7.3.1. A referee will check that each team is ready.
7.3.2. The flag is reset to the center of the field.
7.4. Round Start
7.4.1. When teams are asked if they are ready, they will have 15 seconds to
confirm in the positive. Teams may elect to play down a player(s) if a player is not ready within the allotted time. For each player not ready in the allotted time, that
player will be eliminated for the round and a point
awarded to the opposing team. If all 5 players are not ready in the allotted time then the
team forfeits the round and 10 points will be awarded to
the opposing team. See section 7.7.4 for players not fully reloaded
7.4.2. The round begins on the buzzer. There is no countdown.
7.4.3. Players must begin completely behind the starting line with the muzzle
of their blaster pointed down towards the starting line. Players cannot
move until the buzzer is sounded (i.e. no moving from side to side,
etc). Repeated infractions for players moving can result in additional penalties at the head referee’s discretion.
7.4.4. Players can not fire their blaster until they have completely entered the
playing field.
7.4.5. For false starts see section 7.10.1
7.5. Round End
7.5.1. Any of the following conditions ends the round immediately and no
further points can be scored Elimination of a team A flag score Players may not forfeit, surrender or step out of bounds
to prevent a team from scoring a flag. They may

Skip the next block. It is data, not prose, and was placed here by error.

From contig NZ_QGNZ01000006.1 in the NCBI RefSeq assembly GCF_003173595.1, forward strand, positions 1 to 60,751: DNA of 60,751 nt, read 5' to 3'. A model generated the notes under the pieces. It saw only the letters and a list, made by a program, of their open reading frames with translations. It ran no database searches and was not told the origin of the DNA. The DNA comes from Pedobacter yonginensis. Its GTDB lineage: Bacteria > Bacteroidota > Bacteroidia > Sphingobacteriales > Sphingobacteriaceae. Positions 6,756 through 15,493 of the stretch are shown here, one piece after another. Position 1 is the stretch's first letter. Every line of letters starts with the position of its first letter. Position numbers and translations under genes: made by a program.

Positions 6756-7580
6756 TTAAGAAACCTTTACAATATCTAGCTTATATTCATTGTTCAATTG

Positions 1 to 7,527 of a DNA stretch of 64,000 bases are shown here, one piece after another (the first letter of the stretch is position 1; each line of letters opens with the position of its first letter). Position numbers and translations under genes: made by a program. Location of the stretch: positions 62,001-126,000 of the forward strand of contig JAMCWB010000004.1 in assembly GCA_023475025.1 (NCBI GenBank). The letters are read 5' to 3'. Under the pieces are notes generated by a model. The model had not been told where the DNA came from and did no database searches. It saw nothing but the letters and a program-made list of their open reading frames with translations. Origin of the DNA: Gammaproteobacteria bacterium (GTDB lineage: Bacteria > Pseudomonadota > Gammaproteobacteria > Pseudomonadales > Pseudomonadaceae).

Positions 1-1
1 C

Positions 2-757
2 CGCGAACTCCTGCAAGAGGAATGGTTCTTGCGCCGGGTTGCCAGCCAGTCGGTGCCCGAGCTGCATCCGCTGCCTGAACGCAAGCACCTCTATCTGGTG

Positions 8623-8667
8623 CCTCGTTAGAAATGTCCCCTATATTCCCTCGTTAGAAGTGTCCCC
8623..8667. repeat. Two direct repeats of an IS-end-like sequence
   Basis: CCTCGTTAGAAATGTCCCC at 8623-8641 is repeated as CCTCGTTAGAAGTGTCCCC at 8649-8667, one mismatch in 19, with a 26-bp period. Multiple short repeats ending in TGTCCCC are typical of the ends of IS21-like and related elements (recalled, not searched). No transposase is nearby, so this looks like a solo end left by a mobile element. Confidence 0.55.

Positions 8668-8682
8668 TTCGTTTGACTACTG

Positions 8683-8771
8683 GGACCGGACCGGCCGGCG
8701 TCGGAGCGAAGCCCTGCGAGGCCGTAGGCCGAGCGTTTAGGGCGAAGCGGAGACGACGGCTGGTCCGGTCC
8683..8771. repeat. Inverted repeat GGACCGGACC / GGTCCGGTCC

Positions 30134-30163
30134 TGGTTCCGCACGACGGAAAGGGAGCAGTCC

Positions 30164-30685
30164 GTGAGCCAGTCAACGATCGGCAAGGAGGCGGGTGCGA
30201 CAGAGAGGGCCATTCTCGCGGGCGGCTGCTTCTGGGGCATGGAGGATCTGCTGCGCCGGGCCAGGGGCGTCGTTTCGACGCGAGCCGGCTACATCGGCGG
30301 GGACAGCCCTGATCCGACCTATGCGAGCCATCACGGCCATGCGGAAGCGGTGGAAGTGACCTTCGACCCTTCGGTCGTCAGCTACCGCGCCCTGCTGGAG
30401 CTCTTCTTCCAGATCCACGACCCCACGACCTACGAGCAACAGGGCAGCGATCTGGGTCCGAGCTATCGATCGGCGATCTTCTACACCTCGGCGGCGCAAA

however try to force the other team to tag them out. Round Over 2 minute timer running out Active players should not consider the round over until a
buzzer is sounded. Sometimes there are delays in verifying all
players have been eliminated or a player gets hit prior to
passing the goal line with the flag. If a flag is scored after a team is eliminated but prior to
the buzzer sound, the flag score does not count. If a dart is in the air but has not hit a player before the
buzzer sounds, that player is not considered eliminated.
7.5.2. Any player that was not eliminated during the round must report to the
referee box to indicate that they were still alive. Players who do not report may be counted as eliminated and these eliminations can not be disputed.
7.6. Match Start/End
7.6.1. Team Coach Teams are not required to have coaches, however, when used
team coaches must be designated before the start of a match
and be on the team’s roster. A team coach may not change during a match but may be